Next I had to define the specifics of how I'm going to use the image:

First they asked me about circulation, yet another thing that only exists in print. I have no idea what the circulation of an article is before I publish it. In print, you know because you define how many magazines you are going to print before you put them on the market.

In the digital world, we publish the article and the circulation is then determined by how popular the article is, and how much it is shared. I have articles on this site that has been seen more than one million times, and others that only reached a couple of thousand people.

I cannot define my 'circulation' because circulation is a print metric.

Even I choose to define it as, for instance, 100,000, it would completely wreck my site. Imagine if I purchased a license for 100,000, and the article then became so popular that more than those wanted to see it. Once I had reached 100,000 page views, I would be required to delete the article.

That simply isn't acceptable in the digital world.

Next they asked me about distribution, yet another element from the print world. This is the same print mentality that causes so many magazines to create iPad only apps.

The digital world is not defined by a single channel. It's defined by multiple channels. Imagine if I limited the image license to tablet and mobiles only. I would be required to disable sharing because, once people start to share an article, they are doing on the web.

This is just ridiculous.

Finally, I'm asked to define the duration, again another model from print. it makes a lot of sense when you are publishing monthly magazines. A monthly magazine needs a license for a monthly duration.

But the digital world doesn't work this way. We don't operate with durations. We don't know when something is going to end. The digital world is endless by default.

As you can see, not only do I have to define the duration (which I can't), I'm also limited to a maximum of two years. This just makes no sense from a digital perspective. It only makes sense in the print world where keeping something alive means doing extra print runs.

Next, Getty images ask me to define the target market, and yes, you guessed it, it's yet another thing that only exists in print.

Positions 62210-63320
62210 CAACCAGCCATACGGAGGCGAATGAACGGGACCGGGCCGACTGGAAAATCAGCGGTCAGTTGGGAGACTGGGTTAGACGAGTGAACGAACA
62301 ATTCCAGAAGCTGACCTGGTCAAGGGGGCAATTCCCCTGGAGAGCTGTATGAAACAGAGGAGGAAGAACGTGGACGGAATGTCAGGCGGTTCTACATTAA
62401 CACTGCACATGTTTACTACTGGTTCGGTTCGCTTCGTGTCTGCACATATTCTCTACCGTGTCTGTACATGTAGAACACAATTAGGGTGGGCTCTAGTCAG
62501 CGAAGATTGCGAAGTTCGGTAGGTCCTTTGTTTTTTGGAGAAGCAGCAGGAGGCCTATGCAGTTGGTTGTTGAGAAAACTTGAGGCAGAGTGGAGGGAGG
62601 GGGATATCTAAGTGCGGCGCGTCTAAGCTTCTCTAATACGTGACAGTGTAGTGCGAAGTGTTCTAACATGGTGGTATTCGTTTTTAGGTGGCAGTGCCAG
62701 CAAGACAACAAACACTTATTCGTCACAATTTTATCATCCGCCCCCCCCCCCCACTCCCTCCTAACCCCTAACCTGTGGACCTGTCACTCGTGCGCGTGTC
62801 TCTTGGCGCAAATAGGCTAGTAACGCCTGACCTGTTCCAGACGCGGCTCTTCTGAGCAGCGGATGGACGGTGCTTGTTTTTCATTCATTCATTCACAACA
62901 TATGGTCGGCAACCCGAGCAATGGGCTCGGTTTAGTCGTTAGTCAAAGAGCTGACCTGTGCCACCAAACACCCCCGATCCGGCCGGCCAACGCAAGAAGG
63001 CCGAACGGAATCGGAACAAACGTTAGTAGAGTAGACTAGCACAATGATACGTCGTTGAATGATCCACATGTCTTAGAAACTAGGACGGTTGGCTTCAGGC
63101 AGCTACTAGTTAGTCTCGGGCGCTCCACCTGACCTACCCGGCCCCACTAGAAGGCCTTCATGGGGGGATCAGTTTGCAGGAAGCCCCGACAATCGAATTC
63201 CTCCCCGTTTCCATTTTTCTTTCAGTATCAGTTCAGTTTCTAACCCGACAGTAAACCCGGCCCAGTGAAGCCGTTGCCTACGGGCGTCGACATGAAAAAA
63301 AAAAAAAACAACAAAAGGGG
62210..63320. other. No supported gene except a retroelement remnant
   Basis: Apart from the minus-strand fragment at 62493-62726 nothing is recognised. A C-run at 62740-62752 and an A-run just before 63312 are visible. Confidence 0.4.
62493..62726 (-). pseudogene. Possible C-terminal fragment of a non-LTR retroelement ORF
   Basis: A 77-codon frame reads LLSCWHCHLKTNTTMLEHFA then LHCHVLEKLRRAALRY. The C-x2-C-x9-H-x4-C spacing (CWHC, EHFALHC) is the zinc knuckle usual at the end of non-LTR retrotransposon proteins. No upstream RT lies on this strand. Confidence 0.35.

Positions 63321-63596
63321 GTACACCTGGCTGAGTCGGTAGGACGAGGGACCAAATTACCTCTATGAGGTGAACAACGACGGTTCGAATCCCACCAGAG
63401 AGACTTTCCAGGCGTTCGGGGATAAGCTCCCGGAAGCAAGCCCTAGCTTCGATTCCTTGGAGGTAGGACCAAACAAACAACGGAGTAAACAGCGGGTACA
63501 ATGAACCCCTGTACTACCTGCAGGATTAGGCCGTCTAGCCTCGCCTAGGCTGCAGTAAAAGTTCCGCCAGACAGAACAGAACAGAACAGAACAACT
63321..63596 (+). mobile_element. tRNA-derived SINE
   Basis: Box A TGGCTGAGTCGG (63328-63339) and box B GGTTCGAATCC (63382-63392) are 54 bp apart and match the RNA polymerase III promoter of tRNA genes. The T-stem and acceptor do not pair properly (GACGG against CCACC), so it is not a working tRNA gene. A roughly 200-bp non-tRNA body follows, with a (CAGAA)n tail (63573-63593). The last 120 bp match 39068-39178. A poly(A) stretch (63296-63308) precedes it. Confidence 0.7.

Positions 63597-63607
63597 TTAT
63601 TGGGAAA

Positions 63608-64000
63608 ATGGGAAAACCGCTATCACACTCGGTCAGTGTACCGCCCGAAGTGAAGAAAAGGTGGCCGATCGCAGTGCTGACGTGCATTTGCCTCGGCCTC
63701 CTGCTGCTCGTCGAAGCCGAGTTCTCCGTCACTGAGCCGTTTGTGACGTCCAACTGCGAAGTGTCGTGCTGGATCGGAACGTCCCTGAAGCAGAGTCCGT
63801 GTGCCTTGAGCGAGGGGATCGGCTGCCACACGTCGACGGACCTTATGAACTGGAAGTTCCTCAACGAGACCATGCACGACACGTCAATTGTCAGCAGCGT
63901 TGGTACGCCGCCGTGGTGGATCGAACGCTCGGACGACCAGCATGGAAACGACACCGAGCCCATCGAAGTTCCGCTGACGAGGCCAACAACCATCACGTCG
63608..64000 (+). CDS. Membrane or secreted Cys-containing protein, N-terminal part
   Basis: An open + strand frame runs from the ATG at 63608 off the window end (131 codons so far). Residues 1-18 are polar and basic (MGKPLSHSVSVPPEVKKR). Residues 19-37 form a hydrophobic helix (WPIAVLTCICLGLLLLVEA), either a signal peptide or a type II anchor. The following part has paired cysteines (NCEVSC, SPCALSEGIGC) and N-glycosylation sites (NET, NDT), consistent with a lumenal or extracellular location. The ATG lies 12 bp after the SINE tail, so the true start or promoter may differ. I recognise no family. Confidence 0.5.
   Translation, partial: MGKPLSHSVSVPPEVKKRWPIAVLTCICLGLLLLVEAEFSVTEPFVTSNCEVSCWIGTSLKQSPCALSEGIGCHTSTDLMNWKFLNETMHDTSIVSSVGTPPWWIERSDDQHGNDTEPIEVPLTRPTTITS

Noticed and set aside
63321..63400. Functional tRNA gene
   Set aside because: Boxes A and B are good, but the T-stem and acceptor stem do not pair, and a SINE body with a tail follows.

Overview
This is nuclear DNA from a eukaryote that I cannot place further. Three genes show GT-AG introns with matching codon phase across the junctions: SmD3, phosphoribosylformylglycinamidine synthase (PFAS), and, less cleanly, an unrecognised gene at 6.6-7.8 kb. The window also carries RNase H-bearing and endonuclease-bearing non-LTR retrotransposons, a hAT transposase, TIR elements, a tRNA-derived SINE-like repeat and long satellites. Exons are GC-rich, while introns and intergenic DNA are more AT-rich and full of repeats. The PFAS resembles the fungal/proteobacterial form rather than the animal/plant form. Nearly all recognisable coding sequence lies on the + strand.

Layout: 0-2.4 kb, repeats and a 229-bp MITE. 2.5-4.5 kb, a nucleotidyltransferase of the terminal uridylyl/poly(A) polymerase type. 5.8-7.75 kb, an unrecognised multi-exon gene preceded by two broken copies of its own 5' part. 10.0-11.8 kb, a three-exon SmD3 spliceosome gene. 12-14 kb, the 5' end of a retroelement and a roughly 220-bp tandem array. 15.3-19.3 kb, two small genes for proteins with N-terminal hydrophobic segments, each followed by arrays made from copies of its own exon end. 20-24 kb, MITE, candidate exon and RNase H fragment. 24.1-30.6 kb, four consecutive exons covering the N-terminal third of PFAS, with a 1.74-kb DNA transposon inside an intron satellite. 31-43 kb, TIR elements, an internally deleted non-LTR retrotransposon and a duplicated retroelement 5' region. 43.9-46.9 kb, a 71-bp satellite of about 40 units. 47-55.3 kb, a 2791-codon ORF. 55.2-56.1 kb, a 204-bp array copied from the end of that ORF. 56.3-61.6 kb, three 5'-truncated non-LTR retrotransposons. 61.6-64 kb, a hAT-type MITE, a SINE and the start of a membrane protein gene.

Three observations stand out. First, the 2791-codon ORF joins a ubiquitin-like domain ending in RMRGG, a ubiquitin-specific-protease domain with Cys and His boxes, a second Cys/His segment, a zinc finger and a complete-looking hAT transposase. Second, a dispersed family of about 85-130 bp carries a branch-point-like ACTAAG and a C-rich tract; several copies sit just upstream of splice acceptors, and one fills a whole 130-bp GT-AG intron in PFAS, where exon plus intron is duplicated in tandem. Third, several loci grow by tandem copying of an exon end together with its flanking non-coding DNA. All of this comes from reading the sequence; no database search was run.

In the print world, where you are limited to geographic regions (usually defined by country borders), it makes sense to only buy a photo for the country where you are selling your publication. But in the digital world, we don't have the limitation of geographic boundaries.

When I publish an article on this site, it is seen by people from more than 150 different countries. In the digital world, we don't define target markets in geographic terms. We define our target market in terms of the interest of people.

So the only way for me to license this picture is to buy a license for every single country on the planet. It's highly unlikely that I will get any visitors from Bhutan, I still have to buy the rights for it. I don't get to decide where you are coming from.

Also, if I have already defined my circulation, why do I have to define the country? If I buy the license for 100,000 views, what does it matter if it is in Germany, France, or both? It's just a useless limitation ... even in print.

But because print is naturally defined geographically, they insist I define it. They are creating limitations for the sake of limitations.

Yes, I could just buy royalty free images, but those are often more expensive and not as good as the rights-managed ones. But the problem here is that these licenses are impossible to use in the digital world.

I didn't understand this 10 years ago, and I certainly don't understand this today. But this is the fundamental problem with the world of media. Whenever a newspaper create an iPad only app, when a TV station limits a show to US viewers on HULU only, when a book publisher insists that a book cannot be purchased from Amazon.com by a person living in the UK, or when brands limits shipping to only a few countries, it's the same print mentality there is at play.

What people need to understand is that the digital world doesn't revolve around the format. That's not what this is about. The digital world is eliminating the limitations of the past.

  • We don't have a single channel
  • We don't have circulation figures
  • We don't have a limited publication cycle
  • What we publish doesn't end after one month
  • And we are certainly not defined by a country border

If you want to succeed in the world of digital, you have to let go of the limitations of the past. And when you do, you will realize just how much of today's media world that is defined by those very same limitations.

It's the limitations that prevent you from embracing the digital world. Stop defining your business around them!

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Thomas Baekdal

Thomas Baekdal

Founder of Baekdal, author, writer, strategic consultant, and new media advocate.